The video projection that Elevation Church uses for its weekly services has become so bright that it’s essentially merging with venues’ lighting, a phenomenon that touring entertainment productions have reported in recent years. In fact, many of the church’s video elements are now fired from the lighting console, with the video and lighting directors collaborating on the color palette for music and other effects.
“We have to watch out that none of this becomes a distraction from the message,” says Poole. “That’s something we find ourselves discussing a lot.”
LED Catches On
But as flexible as projection has become, it’s apparent that LED is gaining mindshare in the HOW technology universe. As Poole speaks about his experience with video projection and mapping, Elevation Church has also been in the process of specifying its first LED video wall, in conjunction with its partnering AV integrator LMG of Orlando, Florida, which he says imports its own LED panels from overseas.
The expectation is that the three conventional projection screens at Elevation’s largest location will be replaced by a single large LED wall — one that can be reconfigured in any way imaginable using a server.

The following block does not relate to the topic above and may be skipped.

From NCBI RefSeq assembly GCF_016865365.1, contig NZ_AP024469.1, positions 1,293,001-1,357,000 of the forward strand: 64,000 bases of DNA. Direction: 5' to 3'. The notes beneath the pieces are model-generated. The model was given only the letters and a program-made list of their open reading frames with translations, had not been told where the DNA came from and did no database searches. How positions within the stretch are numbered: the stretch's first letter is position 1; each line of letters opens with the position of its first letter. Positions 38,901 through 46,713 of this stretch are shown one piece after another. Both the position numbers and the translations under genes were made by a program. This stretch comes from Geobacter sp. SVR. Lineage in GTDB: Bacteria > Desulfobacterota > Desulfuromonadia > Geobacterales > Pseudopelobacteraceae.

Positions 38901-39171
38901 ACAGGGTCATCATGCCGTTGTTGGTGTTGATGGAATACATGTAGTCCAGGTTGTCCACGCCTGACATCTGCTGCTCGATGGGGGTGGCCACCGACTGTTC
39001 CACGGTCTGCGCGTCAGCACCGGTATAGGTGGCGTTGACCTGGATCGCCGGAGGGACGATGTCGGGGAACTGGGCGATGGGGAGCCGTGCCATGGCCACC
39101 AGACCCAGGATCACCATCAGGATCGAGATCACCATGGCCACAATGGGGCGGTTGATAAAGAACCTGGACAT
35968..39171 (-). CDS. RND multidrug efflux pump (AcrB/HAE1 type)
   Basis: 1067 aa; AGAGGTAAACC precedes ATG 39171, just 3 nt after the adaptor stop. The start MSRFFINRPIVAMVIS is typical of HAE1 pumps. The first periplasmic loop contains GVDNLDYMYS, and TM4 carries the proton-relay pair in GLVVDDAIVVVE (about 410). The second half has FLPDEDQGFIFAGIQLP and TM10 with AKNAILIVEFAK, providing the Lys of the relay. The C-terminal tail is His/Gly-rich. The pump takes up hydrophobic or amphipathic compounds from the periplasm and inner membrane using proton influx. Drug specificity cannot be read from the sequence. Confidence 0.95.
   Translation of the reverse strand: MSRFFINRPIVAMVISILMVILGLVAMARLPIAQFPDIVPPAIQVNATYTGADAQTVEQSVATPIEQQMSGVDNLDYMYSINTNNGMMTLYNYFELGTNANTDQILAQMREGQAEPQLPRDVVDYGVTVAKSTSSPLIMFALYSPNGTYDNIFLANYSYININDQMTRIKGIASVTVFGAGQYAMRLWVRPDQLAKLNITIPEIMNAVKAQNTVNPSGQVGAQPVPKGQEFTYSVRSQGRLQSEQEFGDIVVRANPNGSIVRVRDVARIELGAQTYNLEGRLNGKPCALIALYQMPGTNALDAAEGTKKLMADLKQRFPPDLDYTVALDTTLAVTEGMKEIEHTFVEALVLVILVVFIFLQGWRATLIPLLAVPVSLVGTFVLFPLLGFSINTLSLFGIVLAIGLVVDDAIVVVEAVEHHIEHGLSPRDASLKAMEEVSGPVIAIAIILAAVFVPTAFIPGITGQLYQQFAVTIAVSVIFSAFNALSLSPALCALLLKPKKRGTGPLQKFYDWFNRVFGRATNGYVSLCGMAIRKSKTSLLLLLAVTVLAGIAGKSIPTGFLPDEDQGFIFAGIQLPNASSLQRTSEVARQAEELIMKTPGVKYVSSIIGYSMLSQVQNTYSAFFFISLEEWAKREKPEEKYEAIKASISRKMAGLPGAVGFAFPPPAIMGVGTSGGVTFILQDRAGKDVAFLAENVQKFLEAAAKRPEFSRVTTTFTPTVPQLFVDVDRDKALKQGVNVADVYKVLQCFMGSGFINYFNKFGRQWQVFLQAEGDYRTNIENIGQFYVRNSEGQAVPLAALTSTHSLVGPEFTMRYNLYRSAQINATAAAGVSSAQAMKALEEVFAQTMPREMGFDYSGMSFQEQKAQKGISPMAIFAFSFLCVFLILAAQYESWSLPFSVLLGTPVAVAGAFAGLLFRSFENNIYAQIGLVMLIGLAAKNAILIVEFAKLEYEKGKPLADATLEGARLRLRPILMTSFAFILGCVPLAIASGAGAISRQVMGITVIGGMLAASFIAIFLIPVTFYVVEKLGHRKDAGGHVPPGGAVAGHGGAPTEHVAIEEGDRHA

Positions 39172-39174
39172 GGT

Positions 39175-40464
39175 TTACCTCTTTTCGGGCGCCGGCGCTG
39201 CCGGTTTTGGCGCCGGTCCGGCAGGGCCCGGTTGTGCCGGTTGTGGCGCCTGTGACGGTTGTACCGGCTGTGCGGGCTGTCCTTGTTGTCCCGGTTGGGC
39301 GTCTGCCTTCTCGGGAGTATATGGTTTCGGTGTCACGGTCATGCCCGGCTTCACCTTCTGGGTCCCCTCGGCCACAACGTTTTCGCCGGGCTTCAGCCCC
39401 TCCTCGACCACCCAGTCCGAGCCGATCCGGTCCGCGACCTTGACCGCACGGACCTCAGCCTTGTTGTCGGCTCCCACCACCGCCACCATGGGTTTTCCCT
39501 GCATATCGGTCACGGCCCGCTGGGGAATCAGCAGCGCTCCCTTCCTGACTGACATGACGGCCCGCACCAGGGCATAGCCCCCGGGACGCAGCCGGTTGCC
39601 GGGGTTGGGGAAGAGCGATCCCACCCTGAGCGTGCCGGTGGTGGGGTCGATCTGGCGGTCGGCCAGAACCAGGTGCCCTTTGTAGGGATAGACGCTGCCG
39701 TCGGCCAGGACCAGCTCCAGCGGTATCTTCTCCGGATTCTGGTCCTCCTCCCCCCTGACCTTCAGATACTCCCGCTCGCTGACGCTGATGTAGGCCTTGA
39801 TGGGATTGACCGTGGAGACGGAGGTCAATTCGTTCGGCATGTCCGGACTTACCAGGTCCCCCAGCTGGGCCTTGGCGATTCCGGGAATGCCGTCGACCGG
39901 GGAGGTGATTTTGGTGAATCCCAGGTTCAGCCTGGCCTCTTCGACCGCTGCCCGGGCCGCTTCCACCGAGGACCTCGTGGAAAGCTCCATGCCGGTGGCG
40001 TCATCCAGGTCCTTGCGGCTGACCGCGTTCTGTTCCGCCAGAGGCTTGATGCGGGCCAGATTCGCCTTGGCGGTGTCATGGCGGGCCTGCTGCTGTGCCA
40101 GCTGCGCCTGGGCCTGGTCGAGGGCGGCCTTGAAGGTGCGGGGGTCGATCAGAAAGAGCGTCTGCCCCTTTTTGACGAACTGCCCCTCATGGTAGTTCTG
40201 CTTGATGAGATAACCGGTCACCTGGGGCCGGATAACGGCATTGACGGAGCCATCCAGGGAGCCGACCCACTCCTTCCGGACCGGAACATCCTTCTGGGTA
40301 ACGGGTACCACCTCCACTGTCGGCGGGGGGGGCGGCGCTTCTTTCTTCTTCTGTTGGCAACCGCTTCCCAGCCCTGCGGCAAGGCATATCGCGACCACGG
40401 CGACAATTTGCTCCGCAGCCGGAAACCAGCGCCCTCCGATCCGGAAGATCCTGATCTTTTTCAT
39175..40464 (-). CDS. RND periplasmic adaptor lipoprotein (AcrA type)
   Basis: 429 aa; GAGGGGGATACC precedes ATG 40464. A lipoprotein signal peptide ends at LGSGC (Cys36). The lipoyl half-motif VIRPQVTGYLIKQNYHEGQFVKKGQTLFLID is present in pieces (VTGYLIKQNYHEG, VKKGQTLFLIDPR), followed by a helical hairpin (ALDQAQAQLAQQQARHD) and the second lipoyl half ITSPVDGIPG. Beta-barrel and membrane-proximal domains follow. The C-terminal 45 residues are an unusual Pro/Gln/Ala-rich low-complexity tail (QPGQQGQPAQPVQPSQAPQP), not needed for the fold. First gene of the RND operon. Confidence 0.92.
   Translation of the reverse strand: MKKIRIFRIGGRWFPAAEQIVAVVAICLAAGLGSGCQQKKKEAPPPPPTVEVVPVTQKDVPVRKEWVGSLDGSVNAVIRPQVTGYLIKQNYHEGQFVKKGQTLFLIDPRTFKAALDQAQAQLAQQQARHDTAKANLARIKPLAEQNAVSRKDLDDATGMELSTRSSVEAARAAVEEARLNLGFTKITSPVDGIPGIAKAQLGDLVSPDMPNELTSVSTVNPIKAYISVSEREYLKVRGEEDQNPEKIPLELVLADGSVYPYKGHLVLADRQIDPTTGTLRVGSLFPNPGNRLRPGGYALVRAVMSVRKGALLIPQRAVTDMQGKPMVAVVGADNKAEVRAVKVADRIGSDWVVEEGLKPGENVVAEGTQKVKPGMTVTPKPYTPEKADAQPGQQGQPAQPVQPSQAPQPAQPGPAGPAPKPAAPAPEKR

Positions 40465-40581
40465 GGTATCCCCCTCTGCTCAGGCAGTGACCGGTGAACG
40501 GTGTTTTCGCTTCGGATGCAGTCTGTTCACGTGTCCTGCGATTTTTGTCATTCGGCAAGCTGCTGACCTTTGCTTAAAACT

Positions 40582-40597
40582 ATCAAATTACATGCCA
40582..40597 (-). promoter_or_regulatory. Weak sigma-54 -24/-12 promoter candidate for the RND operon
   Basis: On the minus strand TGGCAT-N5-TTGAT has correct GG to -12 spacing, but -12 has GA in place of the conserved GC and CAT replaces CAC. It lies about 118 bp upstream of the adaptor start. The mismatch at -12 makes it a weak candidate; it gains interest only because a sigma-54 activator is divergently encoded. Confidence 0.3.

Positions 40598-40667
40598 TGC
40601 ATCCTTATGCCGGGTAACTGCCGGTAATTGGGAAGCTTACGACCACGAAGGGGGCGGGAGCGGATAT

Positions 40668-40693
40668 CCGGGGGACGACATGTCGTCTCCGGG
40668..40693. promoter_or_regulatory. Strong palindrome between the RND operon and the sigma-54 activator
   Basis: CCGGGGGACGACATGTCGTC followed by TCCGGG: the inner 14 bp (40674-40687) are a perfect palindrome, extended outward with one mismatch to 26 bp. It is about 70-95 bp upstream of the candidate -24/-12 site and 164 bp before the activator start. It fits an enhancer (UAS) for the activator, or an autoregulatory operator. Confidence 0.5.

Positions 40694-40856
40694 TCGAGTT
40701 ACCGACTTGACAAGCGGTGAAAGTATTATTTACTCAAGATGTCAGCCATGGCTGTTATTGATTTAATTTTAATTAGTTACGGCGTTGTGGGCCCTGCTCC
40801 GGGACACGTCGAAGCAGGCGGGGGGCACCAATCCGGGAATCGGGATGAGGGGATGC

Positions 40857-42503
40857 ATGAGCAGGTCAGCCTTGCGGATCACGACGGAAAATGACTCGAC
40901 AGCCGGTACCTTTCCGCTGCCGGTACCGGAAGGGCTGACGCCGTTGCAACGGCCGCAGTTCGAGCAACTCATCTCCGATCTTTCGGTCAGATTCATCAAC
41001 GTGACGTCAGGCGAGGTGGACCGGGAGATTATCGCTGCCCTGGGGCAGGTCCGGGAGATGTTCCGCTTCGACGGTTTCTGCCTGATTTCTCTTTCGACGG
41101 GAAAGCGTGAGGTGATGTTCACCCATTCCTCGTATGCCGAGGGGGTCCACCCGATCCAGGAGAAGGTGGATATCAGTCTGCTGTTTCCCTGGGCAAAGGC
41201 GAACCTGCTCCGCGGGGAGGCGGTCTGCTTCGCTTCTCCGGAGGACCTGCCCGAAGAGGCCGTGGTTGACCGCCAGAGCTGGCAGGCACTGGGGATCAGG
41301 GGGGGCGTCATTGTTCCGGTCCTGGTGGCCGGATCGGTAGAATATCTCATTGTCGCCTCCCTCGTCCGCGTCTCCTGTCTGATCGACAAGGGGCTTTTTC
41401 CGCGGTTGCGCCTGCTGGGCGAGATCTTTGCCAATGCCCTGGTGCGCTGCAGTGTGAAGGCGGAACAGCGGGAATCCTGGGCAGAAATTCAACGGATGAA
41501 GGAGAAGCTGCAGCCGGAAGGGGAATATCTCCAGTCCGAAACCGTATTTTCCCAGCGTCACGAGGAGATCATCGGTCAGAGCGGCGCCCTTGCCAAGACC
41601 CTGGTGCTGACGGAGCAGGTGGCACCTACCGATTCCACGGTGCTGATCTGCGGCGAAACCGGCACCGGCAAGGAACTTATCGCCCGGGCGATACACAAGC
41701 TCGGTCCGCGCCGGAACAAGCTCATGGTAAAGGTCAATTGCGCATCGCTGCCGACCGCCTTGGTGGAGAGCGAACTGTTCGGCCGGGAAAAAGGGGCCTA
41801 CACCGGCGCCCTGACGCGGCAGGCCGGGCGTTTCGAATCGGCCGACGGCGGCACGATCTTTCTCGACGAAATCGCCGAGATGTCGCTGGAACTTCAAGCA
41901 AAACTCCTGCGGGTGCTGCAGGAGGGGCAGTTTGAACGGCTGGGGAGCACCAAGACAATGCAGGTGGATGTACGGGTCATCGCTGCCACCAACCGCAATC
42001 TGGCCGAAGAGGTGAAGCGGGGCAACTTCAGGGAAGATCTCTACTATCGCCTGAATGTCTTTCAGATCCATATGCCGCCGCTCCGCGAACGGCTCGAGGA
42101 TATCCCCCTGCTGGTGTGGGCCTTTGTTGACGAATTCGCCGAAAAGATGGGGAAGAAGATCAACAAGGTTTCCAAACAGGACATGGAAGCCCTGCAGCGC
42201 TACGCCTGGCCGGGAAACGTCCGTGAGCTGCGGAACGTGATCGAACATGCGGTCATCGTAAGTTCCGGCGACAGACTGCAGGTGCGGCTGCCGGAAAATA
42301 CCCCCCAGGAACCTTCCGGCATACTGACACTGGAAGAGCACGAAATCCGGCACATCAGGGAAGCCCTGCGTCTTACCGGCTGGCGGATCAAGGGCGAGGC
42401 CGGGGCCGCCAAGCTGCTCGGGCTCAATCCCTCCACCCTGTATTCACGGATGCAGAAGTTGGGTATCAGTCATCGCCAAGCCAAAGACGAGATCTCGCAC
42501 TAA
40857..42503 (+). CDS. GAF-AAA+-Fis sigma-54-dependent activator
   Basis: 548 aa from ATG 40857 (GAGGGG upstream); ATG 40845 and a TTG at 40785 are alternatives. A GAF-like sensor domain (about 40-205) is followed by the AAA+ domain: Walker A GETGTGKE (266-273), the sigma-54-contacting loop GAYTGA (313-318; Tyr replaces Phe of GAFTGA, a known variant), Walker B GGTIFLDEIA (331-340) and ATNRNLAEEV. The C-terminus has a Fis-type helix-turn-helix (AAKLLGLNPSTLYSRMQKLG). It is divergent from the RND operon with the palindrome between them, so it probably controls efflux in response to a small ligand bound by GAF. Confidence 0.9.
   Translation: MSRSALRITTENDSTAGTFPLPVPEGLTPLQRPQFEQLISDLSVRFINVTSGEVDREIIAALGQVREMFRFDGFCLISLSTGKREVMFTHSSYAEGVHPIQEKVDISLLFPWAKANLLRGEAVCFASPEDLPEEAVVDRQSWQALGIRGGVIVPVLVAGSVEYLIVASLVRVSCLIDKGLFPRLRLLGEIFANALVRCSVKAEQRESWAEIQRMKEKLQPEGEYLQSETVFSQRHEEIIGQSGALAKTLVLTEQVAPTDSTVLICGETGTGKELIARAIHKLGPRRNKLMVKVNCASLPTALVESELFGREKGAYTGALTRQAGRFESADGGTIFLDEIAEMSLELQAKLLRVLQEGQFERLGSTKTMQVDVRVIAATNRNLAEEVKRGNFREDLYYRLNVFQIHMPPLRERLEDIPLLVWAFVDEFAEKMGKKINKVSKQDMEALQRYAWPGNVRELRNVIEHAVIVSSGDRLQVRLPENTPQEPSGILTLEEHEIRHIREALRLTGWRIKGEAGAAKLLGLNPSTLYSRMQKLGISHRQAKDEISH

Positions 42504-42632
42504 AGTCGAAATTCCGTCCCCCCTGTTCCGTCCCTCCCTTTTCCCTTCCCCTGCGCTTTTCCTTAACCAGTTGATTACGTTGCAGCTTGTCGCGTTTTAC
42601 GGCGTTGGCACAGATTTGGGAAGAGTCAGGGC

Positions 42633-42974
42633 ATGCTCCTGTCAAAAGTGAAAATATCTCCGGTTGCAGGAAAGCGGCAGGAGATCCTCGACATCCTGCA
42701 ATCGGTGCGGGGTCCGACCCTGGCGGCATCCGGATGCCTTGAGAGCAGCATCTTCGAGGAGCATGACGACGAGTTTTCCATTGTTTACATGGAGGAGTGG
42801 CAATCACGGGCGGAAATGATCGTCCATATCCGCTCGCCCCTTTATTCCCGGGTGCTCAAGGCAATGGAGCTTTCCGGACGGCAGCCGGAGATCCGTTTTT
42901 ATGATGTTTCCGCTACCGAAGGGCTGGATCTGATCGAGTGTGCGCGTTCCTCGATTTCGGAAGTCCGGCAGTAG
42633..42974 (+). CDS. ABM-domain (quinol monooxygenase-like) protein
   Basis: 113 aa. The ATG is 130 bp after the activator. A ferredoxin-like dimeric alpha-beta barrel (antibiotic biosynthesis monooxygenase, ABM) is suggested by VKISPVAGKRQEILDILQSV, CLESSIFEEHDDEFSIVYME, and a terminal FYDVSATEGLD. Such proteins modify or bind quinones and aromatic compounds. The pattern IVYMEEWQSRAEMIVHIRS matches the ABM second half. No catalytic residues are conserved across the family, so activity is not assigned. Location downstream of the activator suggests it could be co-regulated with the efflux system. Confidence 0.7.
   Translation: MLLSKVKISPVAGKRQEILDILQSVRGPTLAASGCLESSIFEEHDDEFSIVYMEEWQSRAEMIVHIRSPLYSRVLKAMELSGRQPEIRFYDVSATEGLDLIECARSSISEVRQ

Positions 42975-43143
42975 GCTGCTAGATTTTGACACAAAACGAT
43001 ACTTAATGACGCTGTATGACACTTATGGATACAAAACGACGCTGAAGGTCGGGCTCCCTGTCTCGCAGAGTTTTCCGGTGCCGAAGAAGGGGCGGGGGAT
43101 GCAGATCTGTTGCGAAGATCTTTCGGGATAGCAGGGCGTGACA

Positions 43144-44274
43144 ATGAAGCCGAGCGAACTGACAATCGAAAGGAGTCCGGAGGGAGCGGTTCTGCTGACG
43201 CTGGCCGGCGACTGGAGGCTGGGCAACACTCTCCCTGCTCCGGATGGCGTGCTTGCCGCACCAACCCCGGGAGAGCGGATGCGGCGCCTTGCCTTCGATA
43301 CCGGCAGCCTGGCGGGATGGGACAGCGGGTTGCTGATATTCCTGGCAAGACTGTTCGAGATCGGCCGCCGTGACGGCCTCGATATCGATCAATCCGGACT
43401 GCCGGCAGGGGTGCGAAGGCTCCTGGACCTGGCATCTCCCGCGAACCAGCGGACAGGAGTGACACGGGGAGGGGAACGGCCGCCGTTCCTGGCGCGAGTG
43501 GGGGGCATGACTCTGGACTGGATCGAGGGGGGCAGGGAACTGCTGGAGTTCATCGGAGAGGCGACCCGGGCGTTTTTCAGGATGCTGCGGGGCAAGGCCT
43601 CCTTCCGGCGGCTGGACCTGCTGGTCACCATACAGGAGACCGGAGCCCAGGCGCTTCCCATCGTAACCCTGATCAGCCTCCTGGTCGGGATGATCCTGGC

“You have the IMAG [image magnification] images and other content across a single wide-format screen,” Poole says. “You can put any image or piece of content anywhere at any time. You don’t have to assign certain things to certain screens. And it’s bright enough that we feel sure the pastor will be seen easily from 150 feet away.”
Chris Jordan at Electro Acoustics, which has already installed an LED video wall at one church and expects to integrate more soon, says the introduction of the technology will render aspect ratios meaningless. “We’re moving toward an environment in which we no longer have to be limited to conventional [aspect ratio] formats,” he says. “That’s going to give a tremendous boost to creativity.”
The future, HOW integrators say, must also include video on personal devices, from smartphones to tablets. How that concept will integrate with the sense of shared experience that defines the word “congregation” remains to be seen. But video’s pervasiveness in the larger culture suggests it will find a way.
This column was reprinted with permission from InfoComm and originally appeared here.
Image via Technical Innovation